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Journal Article

NCX1 represents an ionic Na(+)sensing mechanism in macrophages


Ebner,  Stefan
Mann, Matthias / Proteomics and Signal Transduction, Max Planck Institute of Biochemistry, Max Planck Society;

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Neubert, P., Homann, A., Wendelborn, D., Baer, A.-L., Krampert, L., Trum, M., et al. (2020). NCX1 represents an ionic Na(+)sensing mechanism in macrophages. PLOS BIOLOGY, 18(6): e3000722. doi:10.1371/journal.pbio.3000722.

Cite as: http://hdl.handle.net/21.11116/0000-0006-BA05-3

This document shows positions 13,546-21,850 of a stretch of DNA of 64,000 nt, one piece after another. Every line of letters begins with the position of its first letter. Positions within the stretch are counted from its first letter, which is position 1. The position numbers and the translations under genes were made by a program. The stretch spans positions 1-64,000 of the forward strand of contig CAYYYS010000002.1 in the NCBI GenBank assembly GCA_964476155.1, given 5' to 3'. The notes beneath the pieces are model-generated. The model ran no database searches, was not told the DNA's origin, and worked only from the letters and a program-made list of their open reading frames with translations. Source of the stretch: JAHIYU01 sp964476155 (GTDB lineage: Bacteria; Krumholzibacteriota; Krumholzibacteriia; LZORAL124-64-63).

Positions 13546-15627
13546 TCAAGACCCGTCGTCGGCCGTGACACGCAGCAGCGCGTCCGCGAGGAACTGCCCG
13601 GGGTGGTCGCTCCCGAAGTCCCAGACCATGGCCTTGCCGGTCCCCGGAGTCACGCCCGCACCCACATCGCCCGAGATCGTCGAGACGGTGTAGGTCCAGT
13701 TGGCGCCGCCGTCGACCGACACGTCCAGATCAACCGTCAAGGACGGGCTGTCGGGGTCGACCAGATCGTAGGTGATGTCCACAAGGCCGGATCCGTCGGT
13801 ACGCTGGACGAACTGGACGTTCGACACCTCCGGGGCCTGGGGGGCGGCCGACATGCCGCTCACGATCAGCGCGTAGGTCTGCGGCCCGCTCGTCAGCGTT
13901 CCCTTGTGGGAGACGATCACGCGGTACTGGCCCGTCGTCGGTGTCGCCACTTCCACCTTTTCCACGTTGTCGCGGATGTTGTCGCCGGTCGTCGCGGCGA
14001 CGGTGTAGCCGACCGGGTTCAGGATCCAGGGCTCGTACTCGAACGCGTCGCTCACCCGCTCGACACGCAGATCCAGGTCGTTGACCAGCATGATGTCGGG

Inflammation and infection can trigger local tissue Na(+)accumulation. This Na+-rich environment boosts proinflammatory activation of monocyte/macrophage-like cells (M phi s) and their antimicrobial activity. Enhanced Na+-driven M phi function requires the osmoprotective transcription factor nuclear factor of activated T cells 5 (NFAT5), which augments nitric oxide (NO) production and contributes to increased autophagy. However, the mechanism of Na(+)sensing in M phi s remained unclear. High extracellular Na(+)levels (high salt [HS]) trigger a substantial Na(+)influx and Ca(2+)loss. Here, we show that the Na+/Ca(2+)exchanger 1 (NCX1, also known as solute carrier family 8 member A1 [SLC8A1]) plays a critical role in HS-triggered Na(+)influx, concomitant Ca(2+)efflux, and subsequent augmented NFAT5 accumulation. Moreover, interfering with NCX1 activity impairs HS-boosted inflammatory signaling, infection-triggered autolysosome formation, and subsequent antibacterial activity. Taken together, this demonstrates that NCX1 is able to sense Na(+)and is required for amplifying inflammatory and antimicrobial M phi responses upon HS exposure. Manipulating NCX1 offers a new strategy to regulate M phi function.